What does a eulogy or an obituary have to do with writing? In this case, quite a lot for if not for my sister-in-law, Annie, I would never have submitted the first draft of my novel to the Gather.com First Chapters Romance competition in 2007 and thus, would not have met Mike Simpson and the rest of the great gang of folks at Second Wind.
In 2007, Annie was living with us as she struggled to get back on her feet after a long stint of unemployment. She believed in my writing but she felt that I was making excuses for not taking it to the next level. One day after work, I came home to find the details around the Gather.com contest printed out and sitting on my placemat at the dinner table with an “I dare ya” on her lips. Long story short – I took the dare and here I am.
Anyone who ever met Anne DeNitto will tell you, she was a force of nature. She was not the sort of person who fades into the background or stands on the sidelines of life. Annie lived life to its fullest, embracing adventure or new experiences with no hesitation. Charismatic, intelligent, headstrong, gifted artistically, and passionate about the people and animals that touched her life; Annie was a lot of things to a lot of people.
To me, she was a friend and at times a stand-in for a mother-in-law. We shared a love of music, reading, food, flowers, and my husband and kids. Annie was easy to talk to and she understood me in a way that few people do. We could disagree or be angry with one another one minute and forgive/forget the next. Time could pass between conversations and we’d always pick up again where we’d left off seamlessly. She knew her brother, my husband, well enough to advise me on how to handle the ups and downs that all married couples go through, and well enough to shed light on some of his motivations for those things that make one go “huh?” In fact, she has much to do with why my husband and I are still together. It was Annie who convinced me to give him one more chance, and that chance was the one that made the difference.
To my husband, she was a beloved older sister – which means sometimes they fought and sometimes they were a formidable united front. His grief during her illness and upon her death has been hard to watch. In many ways they were two peas in a pod, yet they were polar opposites in others. To my children, she was part aunt, part stand-in grandmother, and part fairy god-mother. Both boys loved her dearly and miss her terribly. Annie had a rapport with my boys that at times I can admit to being a bit envious of. She was also the sort of aunt that sent the really cool educational toys and books that children actually like, sent mementos from her varied travels, and remembered to send cards for every single occasion.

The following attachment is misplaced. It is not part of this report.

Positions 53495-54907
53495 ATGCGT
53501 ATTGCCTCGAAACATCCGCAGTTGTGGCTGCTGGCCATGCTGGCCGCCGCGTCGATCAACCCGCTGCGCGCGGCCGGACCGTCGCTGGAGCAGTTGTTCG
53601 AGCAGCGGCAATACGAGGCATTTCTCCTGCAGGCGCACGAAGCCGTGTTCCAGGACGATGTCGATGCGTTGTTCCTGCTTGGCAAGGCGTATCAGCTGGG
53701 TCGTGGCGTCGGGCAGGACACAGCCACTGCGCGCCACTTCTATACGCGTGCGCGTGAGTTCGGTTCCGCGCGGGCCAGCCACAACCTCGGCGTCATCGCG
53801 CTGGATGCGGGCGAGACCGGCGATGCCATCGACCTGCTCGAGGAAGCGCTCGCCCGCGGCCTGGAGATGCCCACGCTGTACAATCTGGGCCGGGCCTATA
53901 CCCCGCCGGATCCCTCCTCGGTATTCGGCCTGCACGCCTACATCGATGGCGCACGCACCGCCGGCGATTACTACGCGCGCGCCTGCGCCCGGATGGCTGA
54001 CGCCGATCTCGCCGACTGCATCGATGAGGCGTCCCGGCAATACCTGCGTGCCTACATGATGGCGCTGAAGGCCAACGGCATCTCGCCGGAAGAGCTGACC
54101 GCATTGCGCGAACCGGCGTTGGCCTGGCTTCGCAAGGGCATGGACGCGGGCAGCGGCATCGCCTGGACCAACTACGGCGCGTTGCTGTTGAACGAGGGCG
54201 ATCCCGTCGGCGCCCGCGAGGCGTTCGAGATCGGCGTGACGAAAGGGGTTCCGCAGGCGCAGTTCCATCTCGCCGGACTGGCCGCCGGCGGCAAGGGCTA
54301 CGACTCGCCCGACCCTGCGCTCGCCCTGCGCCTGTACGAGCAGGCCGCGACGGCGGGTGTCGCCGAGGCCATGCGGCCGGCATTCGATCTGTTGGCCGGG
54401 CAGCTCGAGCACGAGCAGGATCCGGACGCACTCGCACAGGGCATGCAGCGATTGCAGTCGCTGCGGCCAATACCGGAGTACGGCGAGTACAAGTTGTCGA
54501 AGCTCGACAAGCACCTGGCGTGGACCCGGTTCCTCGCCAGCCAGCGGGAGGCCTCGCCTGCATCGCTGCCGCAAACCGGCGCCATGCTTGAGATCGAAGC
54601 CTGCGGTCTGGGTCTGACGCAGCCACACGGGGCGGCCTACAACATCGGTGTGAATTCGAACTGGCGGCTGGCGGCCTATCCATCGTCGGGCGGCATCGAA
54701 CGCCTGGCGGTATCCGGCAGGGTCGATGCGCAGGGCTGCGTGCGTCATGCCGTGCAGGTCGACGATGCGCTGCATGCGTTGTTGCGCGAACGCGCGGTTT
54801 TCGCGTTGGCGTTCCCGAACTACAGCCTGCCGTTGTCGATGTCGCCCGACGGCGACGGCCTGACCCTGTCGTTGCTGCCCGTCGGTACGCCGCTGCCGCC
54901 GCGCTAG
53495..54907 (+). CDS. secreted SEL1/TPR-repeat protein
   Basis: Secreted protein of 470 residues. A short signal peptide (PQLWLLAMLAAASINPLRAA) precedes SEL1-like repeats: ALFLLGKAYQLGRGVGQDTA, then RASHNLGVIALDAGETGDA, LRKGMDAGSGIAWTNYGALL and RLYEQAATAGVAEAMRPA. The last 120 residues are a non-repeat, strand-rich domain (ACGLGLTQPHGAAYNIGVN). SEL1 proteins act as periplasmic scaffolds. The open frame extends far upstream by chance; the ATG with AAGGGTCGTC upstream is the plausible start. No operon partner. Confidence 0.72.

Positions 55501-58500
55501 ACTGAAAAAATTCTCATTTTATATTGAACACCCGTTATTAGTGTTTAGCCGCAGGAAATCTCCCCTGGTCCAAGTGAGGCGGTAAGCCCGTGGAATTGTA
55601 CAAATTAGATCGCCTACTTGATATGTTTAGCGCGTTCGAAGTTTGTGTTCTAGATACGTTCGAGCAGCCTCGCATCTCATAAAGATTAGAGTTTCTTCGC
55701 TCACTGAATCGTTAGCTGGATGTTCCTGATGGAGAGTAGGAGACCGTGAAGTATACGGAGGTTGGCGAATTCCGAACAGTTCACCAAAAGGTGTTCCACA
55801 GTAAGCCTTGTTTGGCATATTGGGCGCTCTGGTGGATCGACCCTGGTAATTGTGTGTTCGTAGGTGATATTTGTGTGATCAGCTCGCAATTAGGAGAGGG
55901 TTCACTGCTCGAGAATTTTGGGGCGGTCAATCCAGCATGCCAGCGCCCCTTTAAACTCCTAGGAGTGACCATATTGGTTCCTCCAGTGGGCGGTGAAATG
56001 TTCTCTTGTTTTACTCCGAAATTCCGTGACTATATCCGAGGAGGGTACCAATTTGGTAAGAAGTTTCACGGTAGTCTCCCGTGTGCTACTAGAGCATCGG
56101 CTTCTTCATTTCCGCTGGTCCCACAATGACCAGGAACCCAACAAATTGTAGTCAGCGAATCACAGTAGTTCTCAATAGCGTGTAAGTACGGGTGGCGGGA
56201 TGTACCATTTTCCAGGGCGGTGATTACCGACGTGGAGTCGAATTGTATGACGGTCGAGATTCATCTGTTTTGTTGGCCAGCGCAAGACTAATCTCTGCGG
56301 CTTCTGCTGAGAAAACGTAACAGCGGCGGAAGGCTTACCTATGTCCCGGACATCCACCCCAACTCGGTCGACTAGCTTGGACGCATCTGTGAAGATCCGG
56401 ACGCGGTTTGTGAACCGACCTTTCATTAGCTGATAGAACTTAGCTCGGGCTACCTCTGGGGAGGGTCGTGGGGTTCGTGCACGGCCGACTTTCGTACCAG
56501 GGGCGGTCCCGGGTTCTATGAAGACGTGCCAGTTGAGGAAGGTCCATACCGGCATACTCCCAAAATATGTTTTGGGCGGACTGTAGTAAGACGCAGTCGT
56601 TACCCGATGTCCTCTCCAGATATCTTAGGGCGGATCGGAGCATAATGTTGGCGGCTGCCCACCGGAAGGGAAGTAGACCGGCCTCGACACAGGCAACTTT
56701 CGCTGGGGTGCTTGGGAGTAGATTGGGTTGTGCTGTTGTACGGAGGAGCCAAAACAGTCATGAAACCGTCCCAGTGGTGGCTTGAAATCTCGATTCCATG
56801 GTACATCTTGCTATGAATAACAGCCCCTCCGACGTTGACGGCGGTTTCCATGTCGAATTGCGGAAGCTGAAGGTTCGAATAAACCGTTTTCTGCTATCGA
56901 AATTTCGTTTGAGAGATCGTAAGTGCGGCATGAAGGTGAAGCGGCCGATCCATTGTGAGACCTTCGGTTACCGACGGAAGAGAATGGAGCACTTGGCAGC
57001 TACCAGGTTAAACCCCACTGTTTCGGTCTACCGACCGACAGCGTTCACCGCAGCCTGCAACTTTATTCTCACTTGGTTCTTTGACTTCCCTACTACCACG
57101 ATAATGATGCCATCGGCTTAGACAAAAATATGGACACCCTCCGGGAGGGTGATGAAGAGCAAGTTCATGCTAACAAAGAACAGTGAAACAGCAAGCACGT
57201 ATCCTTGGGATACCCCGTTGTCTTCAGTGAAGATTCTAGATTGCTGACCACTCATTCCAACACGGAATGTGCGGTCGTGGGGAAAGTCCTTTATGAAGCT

If I had to pick one adjective to describe her, it would be eclectic.
She was an actor and usually became involved in community theatre where ever she happened to be living. In her younger years she even toured with several troupes. When I first met my husband, she and he were in a community theatre production of “Oklahoma!” I recall sitting in the audience realizing I should be paying attention to my boyfriend, but being struck by how good his sister was. Annie was so far and above the best actor on the stage – a star somehow misplaced among the rest of us.
Annie was also blessed with a lovely voice. One night shortly after she’d moved out to return to Sarasota, my oldest son lamented her absence during story time. “Don’t sing mommy,” he said. “It makes me miss Aunt Annie.” “Because she used to sing to you sometimes?” I replied. “No, ‘cuz she can sing and you can’t.” Out of the mouths of babes, but she did have a beautiful voice. The choir director at our church was practically stalking her while Annie lived with us.
In addition to her artistic side, Annie was an incredible cook. All of the Waples, with the exception of my father-in-law, have a gift for food. Annie and Joe, my husband, in a kitchen together was a recipe for some spectacular clashes that resulted in some mouthwatering, waist expanding delights. She and her sister are well known for their rum cakes, and friendly competition between them aside – Annie’s rum cakes were amazing.
In one of those ironic twists of fate, this incredibly rare woman was struck down by a rare cancer. My husband and I took the kids to see her in October. Joe and the kids went out to get her a Wendy’s frosty and I had some time alone with her. In the midst of talking about general things, she admitted to being scared of dying. I reminded her that of all things, she was at heart adventurous and had to my knowledge never backed away from a new experience, challenge or adventure. This was just the end of one adventure and the start of a new one – ultimate adventure. She spent a moment thinking it through, then she smiled. “Yeah, it is. I just could do without all this discomfort,” she answered as she gestured at the hospice bed and assorted paraphernalia. We spoke some more about general things, and how thrilled she was to have finally become a real grandmother. Her oldest son and his wife had their first child this year and Annie was able to see her granddaughter. When we said good-bye, we both knew it was probably the last time I would see her in this life.
While the end of this adventure we call life for Annie wasn’t comfortable, she was able to know her grandchild and she was surrounded by the love and presence of her many friends, her family, and the staff at Heartland who became like family.
See you on the next cycle my friend.
Mairead Walpole is the pen name for a somewhat introverted project and contract manager who has 20+ years of business and technical writing under her belt. In her spare time, Mairead writes paranormal romance among other genres. Her first novel, “A Love Out of Time” is available through Second Wind Publishing (www.secondwindpublishing.com) or Amazon.com.